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Yesterday I was doing some reviewing. I am aware of audits, which are tests to check if the user pays attention or not. I was given this audit and asked if it should be closed or not. I'm not sure what the original reason for closing (which was not duplicate) was, but there was a comment (first comment) by the user who asked the question:

New updated question here

So I visited the link and it was the same question with slight modifications. Then I voted for Close as duplicate and system responded with

This was a test, you didn't pass etc.

I can't understand what I did wrong. Why did I fail this audit?

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    "Is there a flaw in audits" - yes, more than one. Rest assured you didn't fail the audit, the audit failed you. – Siguza Apr 8 '17 at 20:29
  • Audits are a flawed system whose only redeeming characteristic is that they are better than the other easily realizable alternatives. – Stephen Rauch Apr 10 '17 at 5:19
  • Possible solution: meta.stackoverflow.com/questions/272472/… – Tot Zam Apr 10 '17 at 13:41
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Yes, audits are flawed in many ways. Everybody fails them occasionally, unless they cheat (which is easy - but still more effort than people who don't pay attention at all are willing to spend).

But! They still serve their purpose. They don't exist to prevent improper reviewing, just to keep it to a manageable level.

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    Some of us never fail them, because some of us got so irritated by this stupid system years ago that we stopped doing audits. This is a case in point. – user207421 Apr 9 '17 at 4:23
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    @EJP Unless you meant "stopped doing reviews", I'm not sure how you can not do audits. – Mr Lister Apr 9 '17 at 7:56
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    @MrLister (I think that's the joke.) – Dragomok Apr 9 '17 at 15:12
  • @Dragomok (How was I to know...) – Mr Lister Apr 9 '17 at 15:49
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    It's not that difficult to avoid audits with a script. Last I checked, whether or not the review is an audit is sent to the client-side, and available through the API (or, at the very least, through the internal, undocumented API that Stack Overflow uses to load reviews). It's a one-time effort, and you can robo-review to your heart's content. Failing that, audits are displayed with 0 score, but you can load the actual question, and it'll show you the real score. – Nic Hartley Apr 10 '17 at 3:33
  • "I'm not sure how you can not do audits" By skipping them. Audits are easy to detect, so one can just skip them. – Tom Apr 10 '17 at 11:45
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Speaking in general:

You failed because the question was being used as a known good question. A known good question is one with no close votes, down votes, and has a score of 5 or more. So since it was a known good question the correct choices are leave open or skip. Trying to close a known good question with any reason is a fail.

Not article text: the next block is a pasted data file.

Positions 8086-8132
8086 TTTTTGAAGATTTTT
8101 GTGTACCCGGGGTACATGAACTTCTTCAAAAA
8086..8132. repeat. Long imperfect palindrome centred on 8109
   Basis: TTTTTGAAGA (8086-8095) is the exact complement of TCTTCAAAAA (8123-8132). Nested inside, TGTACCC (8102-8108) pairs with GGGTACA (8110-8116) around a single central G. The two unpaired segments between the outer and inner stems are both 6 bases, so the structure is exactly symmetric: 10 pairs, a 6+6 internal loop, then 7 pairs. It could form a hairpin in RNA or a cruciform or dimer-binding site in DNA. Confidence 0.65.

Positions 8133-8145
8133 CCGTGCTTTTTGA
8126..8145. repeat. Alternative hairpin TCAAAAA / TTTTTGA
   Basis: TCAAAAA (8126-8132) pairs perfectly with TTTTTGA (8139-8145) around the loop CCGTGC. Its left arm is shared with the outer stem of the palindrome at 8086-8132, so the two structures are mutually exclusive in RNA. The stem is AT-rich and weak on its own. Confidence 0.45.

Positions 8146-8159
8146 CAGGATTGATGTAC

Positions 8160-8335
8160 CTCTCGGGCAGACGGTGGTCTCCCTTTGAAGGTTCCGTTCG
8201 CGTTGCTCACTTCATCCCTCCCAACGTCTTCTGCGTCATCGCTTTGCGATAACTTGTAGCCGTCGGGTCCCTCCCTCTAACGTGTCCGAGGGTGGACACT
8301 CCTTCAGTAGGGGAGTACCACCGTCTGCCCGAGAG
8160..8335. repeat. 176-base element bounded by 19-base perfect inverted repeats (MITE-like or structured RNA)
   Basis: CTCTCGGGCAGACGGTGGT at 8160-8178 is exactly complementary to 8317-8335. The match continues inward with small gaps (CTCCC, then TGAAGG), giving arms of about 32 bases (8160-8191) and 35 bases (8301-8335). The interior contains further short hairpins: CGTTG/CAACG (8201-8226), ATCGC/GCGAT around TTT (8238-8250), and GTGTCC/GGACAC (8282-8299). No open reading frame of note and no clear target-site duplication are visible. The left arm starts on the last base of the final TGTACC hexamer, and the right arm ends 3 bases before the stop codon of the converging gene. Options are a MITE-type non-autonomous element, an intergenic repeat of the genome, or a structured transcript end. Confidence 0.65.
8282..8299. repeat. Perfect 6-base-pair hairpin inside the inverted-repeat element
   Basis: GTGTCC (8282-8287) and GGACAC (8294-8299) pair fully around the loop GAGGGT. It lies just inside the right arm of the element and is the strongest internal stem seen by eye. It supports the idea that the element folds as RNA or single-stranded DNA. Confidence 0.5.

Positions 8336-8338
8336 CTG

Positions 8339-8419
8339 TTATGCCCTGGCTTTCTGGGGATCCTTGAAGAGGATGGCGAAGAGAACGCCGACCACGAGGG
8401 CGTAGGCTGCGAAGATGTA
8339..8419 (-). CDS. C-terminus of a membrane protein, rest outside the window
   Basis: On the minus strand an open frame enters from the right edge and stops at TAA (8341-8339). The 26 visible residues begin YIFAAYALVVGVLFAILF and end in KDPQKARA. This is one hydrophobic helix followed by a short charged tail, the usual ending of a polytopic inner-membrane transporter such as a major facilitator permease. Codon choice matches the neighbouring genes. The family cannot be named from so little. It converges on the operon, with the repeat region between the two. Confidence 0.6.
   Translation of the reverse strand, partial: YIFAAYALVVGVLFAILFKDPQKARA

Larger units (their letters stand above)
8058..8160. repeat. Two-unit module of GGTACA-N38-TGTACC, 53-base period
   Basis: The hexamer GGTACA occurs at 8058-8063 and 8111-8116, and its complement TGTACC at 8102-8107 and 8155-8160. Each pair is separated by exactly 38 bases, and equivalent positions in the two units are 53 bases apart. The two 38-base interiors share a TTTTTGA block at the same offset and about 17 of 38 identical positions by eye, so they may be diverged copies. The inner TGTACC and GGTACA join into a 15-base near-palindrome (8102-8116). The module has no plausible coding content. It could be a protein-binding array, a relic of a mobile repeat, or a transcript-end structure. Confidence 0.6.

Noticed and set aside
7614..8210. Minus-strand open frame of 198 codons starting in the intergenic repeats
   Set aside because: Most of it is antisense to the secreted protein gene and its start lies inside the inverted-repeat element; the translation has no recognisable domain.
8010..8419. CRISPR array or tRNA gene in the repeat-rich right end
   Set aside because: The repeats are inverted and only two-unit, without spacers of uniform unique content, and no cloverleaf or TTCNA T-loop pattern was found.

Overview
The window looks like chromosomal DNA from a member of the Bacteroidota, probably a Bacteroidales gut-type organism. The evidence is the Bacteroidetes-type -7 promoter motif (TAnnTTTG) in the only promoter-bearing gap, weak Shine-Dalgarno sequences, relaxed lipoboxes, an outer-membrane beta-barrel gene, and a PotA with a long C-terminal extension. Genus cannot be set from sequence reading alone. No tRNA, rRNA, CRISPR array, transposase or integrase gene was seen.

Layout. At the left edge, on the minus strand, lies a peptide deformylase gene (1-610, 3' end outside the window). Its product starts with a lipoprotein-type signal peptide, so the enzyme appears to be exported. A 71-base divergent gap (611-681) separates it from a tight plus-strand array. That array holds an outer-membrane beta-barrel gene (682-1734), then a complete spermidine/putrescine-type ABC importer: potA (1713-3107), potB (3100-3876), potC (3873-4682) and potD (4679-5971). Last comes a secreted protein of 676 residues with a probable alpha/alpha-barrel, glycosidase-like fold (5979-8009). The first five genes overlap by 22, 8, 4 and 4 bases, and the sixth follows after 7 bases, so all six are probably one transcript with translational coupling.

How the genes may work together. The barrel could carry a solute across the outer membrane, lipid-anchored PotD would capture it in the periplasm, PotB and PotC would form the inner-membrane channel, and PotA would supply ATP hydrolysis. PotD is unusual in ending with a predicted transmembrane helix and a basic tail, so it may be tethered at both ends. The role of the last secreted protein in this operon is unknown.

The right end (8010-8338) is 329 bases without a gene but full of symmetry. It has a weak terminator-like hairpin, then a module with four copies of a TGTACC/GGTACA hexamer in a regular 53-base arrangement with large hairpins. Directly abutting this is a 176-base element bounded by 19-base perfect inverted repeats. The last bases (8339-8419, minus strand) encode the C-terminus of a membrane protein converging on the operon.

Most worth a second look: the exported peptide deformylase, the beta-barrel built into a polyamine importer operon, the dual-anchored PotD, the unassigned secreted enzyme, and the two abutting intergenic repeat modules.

Duplicates are a little painful with the review queues. In triage you can fail an audit by trying to close a question as a dupe just like in the close vote queue. The problem is that a question can be well received and well written but still be a dupe. The audit system should ignores these as just because no one else saw/found a dupe does not mean the question is not one.

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    It is now such a good one, at the time it has already close vote (I was there for review the close vote). I don't remember down-votes but surely there were not considerable up-votes. – Xaqron Apr 8 '17 at 21:23
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    @Xaqron The system creates fake close votes when doing an audit. Those close votes don't count and aren't real, but it makes it look like it is to see whether you will just believe other people (robo-review) or actually review the question. – wizzwizz4 Apr 9 '17 at 8:08
  • It system adds fake close-votes and maybe down-votes (at least there are not considerable up-votes since you review a question in early stages after publishing) then known good question is not meaningful at that early stage. – Xaqron Apr 9 '17 at 12:45
  • @Xaqron the point of audits is kind of where the system becomes inherently broken. They are not designed to be good audits in the traditional sense of what an audit is checking for. They are really just a system-run 'captcha' that messes up otherwise good questions (sometimes) to make them look bad, or vice versa, to make attentive reviewers (which should be everyone) say "wait a minute, what's going on with this?". The dev team's reasoning is, if it makes you stop, check in a new tab, etc., then it has made you pay attention and therefore has done its job. – TylerH Apr 10 '17 at 2:51
  • A true review audit system would be users (or an automated system) checking reviews that were split, or positive reviews of a negative question, or negative reviews of a positive question. – TylerH Apr 10 '17 at 2:52

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